Topic: Nobuhiko Obayashi's Hausu 35mm Print October 29 @ The Plaza

Hausu a.k.a House
Obayashi / 1977 / 35MM / 87min
Thursday, October 29 at 7pm
The Plaza Theatre, 133 Kensington Rd NW

Oshare is excited about spending summer vacation with her father,
until she finds out that his beautiful, freakishly serene girlfriend Ryouko
would be going as well. Oshare decides she will be going to her
grandmother's house in the country instead.
She brings with her her friends from school - Fanta (who likes to take
pictures, and daydreams a lot), KunFuu (who has very good reflexes),
Gari (who is a major nerd),
Sweet (who likes to clean), Mac (who eats a lot), and Melody (a musician).
However, the girls are unaware that Oshare's grandmother is
actually dead and the house is actually haunted. When they arrive at
the house, crazy events take place and the girls disappear one by
one while slowly discovering the secret behind all the madness.

Re: Nobuhiko Obayashi's Hausu 35mm Print October 29 @ The Plaza

*Bump big_smile

Re: Nobuhiko Obayashi's Hausu 35mm Print October 29 @ The Plaza

What better way to get into the Halloween mood than watching a rare and surreal Japanese horror film from 1977? Join us at The Plaza (1133 Kensington Road NW) on October 29th at 9:15 pm to see HOUSE (HAUSU). Tickets are $10.00 ($1.00 discount for members of CUFF, Calgary Cinematheque and CJSW) 

How to describe Nobuhiko Obayahshi’s 1977 movie House? As a psychedelic ghost tale? A stream-of-consciousness bedtime story? An episode of Scooby Doo as directed by Dario Argento? Any of the above will do for this hallucinatory head trip about a schoolgirl who travels with six classmates to her ailing aunt’s creaky country home, only to come face to face with evil spirits, bloodthirsty pianos, and a demonic housecat. House seems like it was beamed to Earth from another planet. Or perhaps the mind of a child: the director fashioned the script after the eccentric musings of his eleven-year-old daughter, then employed all the tricks in his analog arsenal (mattes, animation, and collage) to make them a visually astonishing, raucous reality. Never before released in North America, and a bona fide cult classic in the making, House is one of the most exciting genre discoveries in years.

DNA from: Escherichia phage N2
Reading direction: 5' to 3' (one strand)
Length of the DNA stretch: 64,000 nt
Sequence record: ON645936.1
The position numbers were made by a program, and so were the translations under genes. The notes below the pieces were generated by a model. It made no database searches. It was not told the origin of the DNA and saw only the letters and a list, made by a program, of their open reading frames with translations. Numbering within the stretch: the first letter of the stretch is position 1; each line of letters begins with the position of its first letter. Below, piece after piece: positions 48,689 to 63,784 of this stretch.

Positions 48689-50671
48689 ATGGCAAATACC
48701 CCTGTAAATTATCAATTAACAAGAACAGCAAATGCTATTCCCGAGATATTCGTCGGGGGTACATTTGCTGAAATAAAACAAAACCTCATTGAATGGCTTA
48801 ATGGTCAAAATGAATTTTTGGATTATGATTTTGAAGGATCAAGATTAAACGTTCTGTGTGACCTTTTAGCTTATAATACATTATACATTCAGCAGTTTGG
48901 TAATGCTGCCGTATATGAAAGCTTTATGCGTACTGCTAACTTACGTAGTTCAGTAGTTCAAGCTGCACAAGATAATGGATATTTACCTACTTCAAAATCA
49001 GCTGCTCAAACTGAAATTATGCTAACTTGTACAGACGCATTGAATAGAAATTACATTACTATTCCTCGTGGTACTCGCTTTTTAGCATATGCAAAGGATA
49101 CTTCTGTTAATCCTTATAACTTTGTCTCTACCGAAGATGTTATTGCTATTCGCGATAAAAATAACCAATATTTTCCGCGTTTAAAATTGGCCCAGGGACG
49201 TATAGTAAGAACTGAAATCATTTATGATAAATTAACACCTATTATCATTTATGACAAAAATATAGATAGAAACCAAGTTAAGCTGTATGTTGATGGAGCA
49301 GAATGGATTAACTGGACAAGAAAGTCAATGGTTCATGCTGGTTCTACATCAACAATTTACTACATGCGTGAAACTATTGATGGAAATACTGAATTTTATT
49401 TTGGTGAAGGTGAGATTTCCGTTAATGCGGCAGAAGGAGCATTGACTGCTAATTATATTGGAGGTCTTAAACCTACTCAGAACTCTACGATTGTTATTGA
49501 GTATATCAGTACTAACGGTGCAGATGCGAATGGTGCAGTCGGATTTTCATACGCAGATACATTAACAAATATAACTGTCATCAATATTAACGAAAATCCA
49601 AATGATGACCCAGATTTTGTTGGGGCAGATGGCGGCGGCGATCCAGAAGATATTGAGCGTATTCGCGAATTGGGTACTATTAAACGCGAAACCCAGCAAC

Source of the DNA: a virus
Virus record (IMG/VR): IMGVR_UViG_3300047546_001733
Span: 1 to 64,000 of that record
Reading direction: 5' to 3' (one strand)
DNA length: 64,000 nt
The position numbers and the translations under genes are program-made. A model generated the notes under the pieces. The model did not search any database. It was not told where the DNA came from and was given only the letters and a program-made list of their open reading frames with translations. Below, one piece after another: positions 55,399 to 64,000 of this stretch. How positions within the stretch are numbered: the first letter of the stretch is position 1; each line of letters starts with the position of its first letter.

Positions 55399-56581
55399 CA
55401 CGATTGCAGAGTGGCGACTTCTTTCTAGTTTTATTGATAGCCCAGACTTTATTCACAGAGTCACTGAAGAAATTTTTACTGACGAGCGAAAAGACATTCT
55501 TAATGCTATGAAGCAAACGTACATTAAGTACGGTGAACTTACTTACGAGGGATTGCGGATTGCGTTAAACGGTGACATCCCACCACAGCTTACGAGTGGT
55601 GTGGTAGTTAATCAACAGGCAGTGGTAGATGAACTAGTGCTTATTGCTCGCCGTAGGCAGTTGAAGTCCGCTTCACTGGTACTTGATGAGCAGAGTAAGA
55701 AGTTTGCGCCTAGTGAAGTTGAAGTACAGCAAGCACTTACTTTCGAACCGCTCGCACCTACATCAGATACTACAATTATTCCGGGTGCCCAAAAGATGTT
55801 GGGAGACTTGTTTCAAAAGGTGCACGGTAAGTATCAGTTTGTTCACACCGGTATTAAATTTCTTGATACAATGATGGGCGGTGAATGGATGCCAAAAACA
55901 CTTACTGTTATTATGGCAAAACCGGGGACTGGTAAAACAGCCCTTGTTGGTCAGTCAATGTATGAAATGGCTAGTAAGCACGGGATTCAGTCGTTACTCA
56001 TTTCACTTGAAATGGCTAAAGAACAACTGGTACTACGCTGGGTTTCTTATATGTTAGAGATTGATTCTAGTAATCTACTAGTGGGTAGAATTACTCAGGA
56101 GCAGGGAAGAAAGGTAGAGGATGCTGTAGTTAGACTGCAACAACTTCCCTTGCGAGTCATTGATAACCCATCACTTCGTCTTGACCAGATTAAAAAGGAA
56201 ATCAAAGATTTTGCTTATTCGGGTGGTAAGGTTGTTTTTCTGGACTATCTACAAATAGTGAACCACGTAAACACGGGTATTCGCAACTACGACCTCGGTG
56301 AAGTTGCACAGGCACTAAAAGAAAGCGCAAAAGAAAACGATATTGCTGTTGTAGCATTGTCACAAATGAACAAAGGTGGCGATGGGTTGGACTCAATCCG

Obayashi has been making films in Japan since the 1950 – and for many years focused his energy on the Japanese commercial industry.  Rumour has it that he was one of the first directors to bring western stars to Japan to sell Japanese products  (check out his Charles Bronson “Mandom† commercials on youtube).  As Joshua Smith has pointed out on the Cartoon Brew website, “House was his first mainstream feature, but as you can clearly see, he wasn’t pressured into curbing the stylistic excesses he’d developed over the years. As crazy as House was (and it’s pretty much the craziest of his mainstream films), it was a financial success, and it led to a prolific career as a feature director.†

Join the Calgary Cinematheque and the Calgary Underground Film Festival as we present this wild and funny film – it’s like nothing you’ve ever seen.  When the piano eats one of the girls…well, that’s just the beginning of this amazing ride into Japanese horror-fantasy film.

"One of the most coveted cult films to emerge from the fantastic realm of Asian cinema." - DAVID WILENTS, THE BROOKLYN RAIL

"Run. Wake your neighbor. Slap your children. Eye your cat with suspicion. Every once in a blue-screen moon, a movie will remind even the most jaded of cult-film aficionados that, no, in fact, they have not seen everything." - JIM RIDLEY, THE NASHVILLE SCENE

"Shot with so much visual panache and mid-70s excess that it comes off like Ringu on a Pixy Stix-fueled hug-a-thon ... a brain-rattling delight." - RICHARD WHITTAKER, THE AUSTIN CHRONICLE

"About as stylistically unique as you can possibly get." - CODY STUART, BEATROUTE MAGAZINE